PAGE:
Thursday, February 23, 2012

generation ?

You'd think the hipsters started it all: Bell-bottoms, Jackie-O frames, red lips, Elvis-inspired blues, rockabilly a la The Everly Brothers. The retro resurgence has pervaded every medium and compartmentalized today’s consumer behavior. It is impossible to turn a corner without being bombarded with some kind of nostalgic reference in the form of a vintage re-creation in the form of an overpriced commercial product.

Some things are rightfully never forgotten, but it seems that everything “retro”, the good, the bad, and the painfully misguided, has been reincarnated by a generation of culturally lost consumers. While it is the role of the self-proclaimed cosmopolitan tastemaker to obsess over the latest obscurity, what has compelled the trickle down effect to morph into a colossal cascade that has invaded the plebian periphery? 

At the start of 2000, the world’s artistic momentum reached a plateau in lieu of the Y2K prediction, and we were left with nothing but the inspired cultural innovations of the past fifty years to gaze back on longingly. The world lost track of the future and found itself at a standstill. And the only way to move forward was to sell nostalgia. We have yet to cover any ground since then, our popular culture but relics from the idealized decades we struggle to reconstruct.  The only sorry excuse we have for anything that slightly resembles a popular culture is “electronic,” or dare I say, “rave.” But again, been there, done that. 70’s Krautrock or 90’s Acid House anyone? Sure, we’ve arguably built on past movements and no doubt has reinvention always existed and been a legitimate art form, but nothing of the past decade has persisted to be more than a transient fad.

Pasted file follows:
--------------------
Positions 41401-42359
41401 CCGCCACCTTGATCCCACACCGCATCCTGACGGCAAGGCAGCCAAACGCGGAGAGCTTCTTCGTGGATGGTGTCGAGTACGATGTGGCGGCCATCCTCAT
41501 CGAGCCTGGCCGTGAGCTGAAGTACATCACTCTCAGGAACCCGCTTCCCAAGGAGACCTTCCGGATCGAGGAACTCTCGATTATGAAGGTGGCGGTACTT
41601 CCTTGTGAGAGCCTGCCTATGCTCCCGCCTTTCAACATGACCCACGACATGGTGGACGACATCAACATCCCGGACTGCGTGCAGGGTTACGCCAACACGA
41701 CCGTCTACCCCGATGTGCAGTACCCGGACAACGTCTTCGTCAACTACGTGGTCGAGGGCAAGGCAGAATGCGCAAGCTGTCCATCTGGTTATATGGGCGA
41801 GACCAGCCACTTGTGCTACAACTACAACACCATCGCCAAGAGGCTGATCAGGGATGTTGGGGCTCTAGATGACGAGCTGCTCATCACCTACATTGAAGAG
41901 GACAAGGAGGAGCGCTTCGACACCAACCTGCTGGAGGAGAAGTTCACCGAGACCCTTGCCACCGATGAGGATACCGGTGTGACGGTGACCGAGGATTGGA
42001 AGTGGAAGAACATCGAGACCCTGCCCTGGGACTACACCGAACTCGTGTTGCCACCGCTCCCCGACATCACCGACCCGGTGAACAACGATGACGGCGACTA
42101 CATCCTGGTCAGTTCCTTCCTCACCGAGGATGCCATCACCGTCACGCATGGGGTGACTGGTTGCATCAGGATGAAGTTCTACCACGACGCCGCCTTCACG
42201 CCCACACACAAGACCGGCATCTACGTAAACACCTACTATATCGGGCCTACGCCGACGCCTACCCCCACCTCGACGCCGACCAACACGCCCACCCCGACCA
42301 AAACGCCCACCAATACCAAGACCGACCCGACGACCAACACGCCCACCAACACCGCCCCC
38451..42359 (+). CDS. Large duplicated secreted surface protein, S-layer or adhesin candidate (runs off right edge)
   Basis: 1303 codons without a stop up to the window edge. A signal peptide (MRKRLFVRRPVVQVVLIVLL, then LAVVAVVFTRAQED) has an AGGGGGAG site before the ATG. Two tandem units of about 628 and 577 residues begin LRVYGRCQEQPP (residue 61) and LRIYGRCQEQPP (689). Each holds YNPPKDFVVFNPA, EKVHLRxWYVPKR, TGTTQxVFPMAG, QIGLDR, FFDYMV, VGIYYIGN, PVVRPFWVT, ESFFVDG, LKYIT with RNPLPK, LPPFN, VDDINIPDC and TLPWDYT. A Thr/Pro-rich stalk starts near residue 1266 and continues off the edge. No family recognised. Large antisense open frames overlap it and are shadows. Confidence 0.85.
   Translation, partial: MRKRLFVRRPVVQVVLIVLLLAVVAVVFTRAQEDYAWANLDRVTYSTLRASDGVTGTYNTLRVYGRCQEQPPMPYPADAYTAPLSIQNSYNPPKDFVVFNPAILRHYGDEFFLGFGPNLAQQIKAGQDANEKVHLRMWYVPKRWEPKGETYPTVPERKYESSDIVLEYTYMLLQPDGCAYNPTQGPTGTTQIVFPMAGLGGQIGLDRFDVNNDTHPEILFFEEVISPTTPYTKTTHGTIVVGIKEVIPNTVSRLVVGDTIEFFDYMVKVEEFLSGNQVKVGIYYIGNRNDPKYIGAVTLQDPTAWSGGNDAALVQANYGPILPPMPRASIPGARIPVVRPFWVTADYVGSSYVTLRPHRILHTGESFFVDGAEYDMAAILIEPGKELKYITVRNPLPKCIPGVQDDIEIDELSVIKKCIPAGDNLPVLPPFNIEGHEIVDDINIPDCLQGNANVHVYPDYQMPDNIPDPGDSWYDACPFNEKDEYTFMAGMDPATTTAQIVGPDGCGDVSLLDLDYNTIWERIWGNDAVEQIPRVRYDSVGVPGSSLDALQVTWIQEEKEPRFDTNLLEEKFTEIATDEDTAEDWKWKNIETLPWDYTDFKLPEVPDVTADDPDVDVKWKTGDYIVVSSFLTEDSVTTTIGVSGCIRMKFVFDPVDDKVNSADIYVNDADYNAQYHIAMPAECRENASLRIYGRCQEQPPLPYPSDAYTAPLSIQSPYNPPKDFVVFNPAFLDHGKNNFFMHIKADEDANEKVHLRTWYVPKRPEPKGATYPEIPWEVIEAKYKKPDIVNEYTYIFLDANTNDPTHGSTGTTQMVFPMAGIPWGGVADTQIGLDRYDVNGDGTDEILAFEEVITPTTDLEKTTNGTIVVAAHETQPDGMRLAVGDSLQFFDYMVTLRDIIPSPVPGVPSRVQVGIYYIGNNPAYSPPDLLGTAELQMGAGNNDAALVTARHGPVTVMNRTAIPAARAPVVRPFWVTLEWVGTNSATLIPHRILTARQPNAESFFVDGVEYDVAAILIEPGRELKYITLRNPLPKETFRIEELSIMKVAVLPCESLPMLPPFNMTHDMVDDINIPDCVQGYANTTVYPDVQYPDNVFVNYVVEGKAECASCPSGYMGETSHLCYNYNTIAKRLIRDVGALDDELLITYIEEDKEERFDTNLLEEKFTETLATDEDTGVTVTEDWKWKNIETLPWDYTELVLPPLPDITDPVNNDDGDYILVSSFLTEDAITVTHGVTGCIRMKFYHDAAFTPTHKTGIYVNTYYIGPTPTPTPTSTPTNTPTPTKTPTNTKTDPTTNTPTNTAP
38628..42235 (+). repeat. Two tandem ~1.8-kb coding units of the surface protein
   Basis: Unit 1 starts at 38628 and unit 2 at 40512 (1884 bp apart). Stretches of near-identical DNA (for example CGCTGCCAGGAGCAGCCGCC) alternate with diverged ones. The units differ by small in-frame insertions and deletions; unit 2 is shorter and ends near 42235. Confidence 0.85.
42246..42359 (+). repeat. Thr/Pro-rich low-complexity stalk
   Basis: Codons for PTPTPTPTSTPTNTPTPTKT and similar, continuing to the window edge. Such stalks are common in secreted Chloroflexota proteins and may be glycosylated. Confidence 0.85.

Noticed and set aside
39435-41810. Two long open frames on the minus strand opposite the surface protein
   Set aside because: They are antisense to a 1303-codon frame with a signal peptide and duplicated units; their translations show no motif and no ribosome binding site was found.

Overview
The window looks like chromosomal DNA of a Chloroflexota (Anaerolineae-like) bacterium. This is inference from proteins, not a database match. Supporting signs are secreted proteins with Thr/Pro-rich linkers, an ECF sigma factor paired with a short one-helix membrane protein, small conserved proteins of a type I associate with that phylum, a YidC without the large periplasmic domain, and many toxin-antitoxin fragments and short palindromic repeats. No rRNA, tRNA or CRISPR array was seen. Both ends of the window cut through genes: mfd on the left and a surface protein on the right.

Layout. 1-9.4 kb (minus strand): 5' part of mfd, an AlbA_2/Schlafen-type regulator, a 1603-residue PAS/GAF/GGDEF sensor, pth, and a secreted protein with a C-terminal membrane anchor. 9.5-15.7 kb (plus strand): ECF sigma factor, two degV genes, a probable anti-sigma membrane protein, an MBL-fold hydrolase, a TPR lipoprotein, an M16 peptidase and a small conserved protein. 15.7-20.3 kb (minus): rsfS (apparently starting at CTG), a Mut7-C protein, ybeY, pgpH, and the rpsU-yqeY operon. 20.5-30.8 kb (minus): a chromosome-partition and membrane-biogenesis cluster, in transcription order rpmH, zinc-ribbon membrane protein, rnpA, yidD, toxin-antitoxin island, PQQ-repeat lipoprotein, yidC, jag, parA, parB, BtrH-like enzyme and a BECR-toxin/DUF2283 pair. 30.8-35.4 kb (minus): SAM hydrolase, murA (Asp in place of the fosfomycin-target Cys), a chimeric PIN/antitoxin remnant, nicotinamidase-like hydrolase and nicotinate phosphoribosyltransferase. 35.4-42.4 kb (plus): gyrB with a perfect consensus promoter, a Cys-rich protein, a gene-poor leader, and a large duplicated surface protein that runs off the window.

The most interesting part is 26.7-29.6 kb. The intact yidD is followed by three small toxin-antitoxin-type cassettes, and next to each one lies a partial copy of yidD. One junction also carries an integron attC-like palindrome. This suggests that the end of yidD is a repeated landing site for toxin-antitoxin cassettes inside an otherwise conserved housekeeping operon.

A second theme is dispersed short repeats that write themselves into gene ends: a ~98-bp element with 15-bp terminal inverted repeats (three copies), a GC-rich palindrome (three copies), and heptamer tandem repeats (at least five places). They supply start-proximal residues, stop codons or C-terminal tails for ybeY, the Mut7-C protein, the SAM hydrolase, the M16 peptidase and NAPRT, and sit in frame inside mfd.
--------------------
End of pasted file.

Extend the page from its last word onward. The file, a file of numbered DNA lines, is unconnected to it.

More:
An optimistic rationale of this is that our right brains have been sitting idle for so long that, out of convenience and laziness, we have become hesitant to seek out new inspiration. A grimmer prospect is that we have digressed as a society and lost the ability to summon a thought-provoking, progressive aesthetic. 

The Millenials lack an identity. The avant-garde has run dry and surely, the current media landscape has not been conducive to counterculture. The days of anti-establishment, free love, and ‘bricolage’ are long gone and the faint ring of subversion is only left sounding in their parents’ teenage memories. It has been long enough to safely say “popular culture has drowned itself in the past” without sounding insensitive. Today’s society is steeped in an ideology that is unconscious. We lack a collective energy because we have become complacent and unquestioning. I love/hate to reference Radiohead, but could the eerie prophecy of OK Computer be coming true? 

What are your thoughts? 

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